In Jason Wilkes, an African-American physicist, Agent Carter depicts a racially underrepresented person in science and does not shy away from the racism of the 1940s. On a date with Peggy, Jason describes how he moved up from washing floors at the Griffith Observatory to a Navy engineer during World War II. After the war, he says, “I applied to sixteen companies when I got home. Isodyne was the only one that was willing to put one of my kind in the lab.” By writing one the main characters as an African-American physicist, Agent Carter provides a way for young African-American people to see themselves as scientists. Dr. Johnson emphasizes this point in reference to his own identity as a black scientist. “It is one of the things I do as a scientist out there in the world especially in the public eye, which is that I help people realize there are other models of being a scientist.”

[Figure 3] Figures 1-3 from Hedy Lamarr and George Antheil’s patent for a “Secret Communication System” Image Source: U.S. Patent No. US2292387 A [6].

The villainous mastermind behind Isodyne Energy, Whitney Frost, is both a Hollywood actress and a scientific genius. After being exposed to zero matter, Whitney assess its effect on her body according to the scientific method. She orders a box of mice and makes notes in a lab notebook after she sees how zero matter from her body affects them, and when she wants more zero matter, she replicates the exact conditions of the first atom bomb test. In a series of flashbacks we discover that Whitney, while growing up, liked to fix radios and wanted to study science but was told by everyone around her that her only value was in her beauty. Whitney continued to do science in secret and was awarded a patent for the invention of a radio frequency hopping device, in a nod to the real contributions from famous actress Hedy Lamarr and her friend George Antheil, who invented the device to stop Nazis from eavesdropping on US radio communications [Figure 3] [6]. Although the device was not used in WWII, the concepts are the basis for Bluetooth and GPS [7]. Whitney, just like her real-life counterpart, demonstrates that anyone with a curiosity about how the world works can be a scientist.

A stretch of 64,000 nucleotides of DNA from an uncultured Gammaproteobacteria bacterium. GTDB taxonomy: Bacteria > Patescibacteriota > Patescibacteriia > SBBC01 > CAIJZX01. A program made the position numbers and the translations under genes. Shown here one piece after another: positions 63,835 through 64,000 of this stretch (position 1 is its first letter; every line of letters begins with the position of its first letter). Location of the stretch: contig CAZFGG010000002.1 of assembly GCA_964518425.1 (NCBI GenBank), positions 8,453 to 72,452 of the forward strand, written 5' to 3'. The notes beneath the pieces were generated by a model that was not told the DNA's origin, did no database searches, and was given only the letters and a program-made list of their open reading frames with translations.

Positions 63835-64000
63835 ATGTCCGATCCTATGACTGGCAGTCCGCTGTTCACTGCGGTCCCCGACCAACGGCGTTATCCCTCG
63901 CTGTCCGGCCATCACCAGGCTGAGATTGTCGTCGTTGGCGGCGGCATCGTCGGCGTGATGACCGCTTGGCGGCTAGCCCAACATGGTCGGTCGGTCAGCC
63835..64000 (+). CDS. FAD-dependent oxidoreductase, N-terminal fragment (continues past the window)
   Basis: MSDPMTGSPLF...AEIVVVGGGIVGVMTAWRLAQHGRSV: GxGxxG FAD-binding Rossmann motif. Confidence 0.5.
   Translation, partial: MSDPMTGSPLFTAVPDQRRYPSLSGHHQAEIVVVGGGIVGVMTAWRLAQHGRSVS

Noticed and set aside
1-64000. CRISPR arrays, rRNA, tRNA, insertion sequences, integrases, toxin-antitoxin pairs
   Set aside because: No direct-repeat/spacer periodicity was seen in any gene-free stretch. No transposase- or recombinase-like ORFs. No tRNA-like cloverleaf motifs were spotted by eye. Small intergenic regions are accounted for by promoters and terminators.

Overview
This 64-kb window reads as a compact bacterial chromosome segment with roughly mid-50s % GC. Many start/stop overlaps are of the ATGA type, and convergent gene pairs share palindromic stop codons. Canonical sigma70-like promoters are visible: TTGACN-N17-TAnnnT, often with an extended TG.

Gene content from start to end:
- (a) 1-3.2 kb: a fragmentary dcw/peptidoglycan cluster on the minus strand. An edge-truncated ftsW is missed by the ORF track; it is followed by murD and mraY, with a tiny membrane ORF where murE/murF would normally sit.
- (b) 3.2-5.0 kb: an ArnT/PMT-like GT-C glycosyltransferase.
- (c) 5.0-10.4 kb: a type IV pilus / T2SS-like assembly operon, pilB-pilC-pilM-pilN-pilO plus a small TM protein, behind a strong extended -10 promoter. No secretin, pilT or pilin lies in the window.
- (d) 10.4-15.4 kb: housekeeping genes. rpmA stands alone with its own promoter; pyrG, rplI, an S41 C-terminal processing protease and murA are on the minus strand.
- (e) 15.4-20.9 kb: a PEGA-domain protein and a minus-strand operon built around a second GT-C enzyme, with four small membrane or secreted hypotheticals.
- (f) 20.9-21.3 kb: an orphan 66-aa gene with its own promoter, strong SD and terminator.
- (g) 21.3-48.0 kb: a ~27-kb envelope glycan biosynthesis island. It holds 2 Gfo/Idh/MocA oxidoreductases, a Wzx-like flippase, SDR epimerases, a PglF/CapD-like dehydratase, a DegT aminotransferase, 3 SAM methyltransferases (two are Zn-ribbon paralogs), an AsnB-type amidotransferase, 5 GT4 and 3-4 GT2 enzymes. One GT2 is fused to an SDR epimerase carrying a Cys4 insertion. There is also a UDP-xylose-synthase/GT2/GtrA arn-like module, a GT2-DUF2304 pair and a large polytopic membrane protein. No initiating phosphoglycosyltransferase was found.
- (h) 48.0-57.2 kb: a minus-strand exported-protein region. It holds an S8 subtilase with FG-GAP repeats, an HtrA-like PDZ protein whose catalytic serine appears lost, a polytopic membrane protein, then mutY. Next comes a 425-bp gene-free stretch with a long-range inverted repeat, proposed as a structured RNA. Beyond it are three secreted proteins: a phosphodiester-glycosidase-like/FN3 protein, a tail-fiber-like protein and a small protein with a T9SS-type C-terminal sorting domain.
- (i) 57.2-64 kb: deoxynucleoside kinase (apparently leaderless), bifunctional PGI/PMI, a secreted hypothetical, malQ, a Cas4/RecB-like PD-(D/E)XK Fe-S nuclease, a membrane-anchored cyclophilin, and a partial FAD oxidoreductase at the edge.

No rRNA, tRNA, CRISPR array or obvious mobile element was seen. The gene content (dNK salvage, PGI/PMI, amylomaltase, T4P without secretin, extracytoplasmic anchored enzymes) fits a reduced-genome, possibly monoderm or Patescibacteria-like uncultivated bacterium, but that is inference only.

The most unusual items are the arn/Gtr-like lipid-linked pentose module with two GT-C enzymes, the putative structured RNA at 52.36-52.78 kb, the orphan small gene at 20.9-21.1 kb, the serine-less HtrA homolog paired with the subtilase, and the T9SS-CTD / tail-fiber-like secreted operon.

Rich in fascinating science and delightfully intricate characters, Marvel’s Agent Carter is a bright star in the television firmament. Although it has unfortunately been announced that the show will not be renewed for a third season, Agent Carter will stand as an example of a series that was unafraid to explore complicated scientific concepts and demonstrate that anyone, no matter what they look like or what others perceive them to be, can be a scientist.


Special thanks to Dr. Clifford Johnson for taking the time to answer my questions about multiple universes, the representation of scientists in the media, and everything in between. Dr. Johnson was first put in touch with the writers of Marvel's Agent Carter through the Science and Entertainment Exchange. Seasons 1 and 2 of Agent Carter are available on DVD, Blue-ray, and iTunes.

 

Stephanie DeMarco
Staff Writer, Signal to Noise Magazine
Graduate Student, Molecular Biology

 

References:

[1] DOE/Lawrence Berkeley National Laboratory. (2014, October 2). Exotic matter: A closer look at the perfect fluid sheds light on what happened microseconds after the Big Bang. ScienceDaily. Retrieved May 12, 2016 from www.sciencedaily.com/releases/2014/10/141002141858.htm.

[2] Hutchinson, I.H. (2001). What is a Plasma? Introduction to Plasma Physics. Retrieved from http://silas.psfc.mit.edu/introplasma/chap1.html#tth_sEc1.1.

[3] Bradley, L., Kimura, Y., Lomont, T., & Shum G. (2014, June 10). Science Action: How does a magnetic field confine a plasma? Retrieved from https://www.youtube.com/watch?v=PWCqwZoE0FY.

[4] Greene B. (2005). Brian Greene: Making Sense of String Theory. Retrieved from https://www.ted.com/talks/brian_greene_on_string_theory?language=en#.

[5] Thomas, L. H. (1927). The calculation of atomic fields. Mathematical Proceedings of the Cambridge Philosophical Society, 23(05), 542-548. http://dx.doi.org/10.1017/S0305004100011683.

[6] Markey, H. K., & Antheil, G. (1942). U.S. Patent No. US2292387 A. Washington, DC: U.S. Patent and Trademark Office.

[7] Adams, J. (2011, December 15). Hedy Lamarr’s World War II Adventure [Review of the book HEDY’S FOLLY: The Life and Breakthrough Inventions of Hedy Lamarr, the Most Beautiful Woman in the World, by R. Rhodes]. The New York Times, BR1.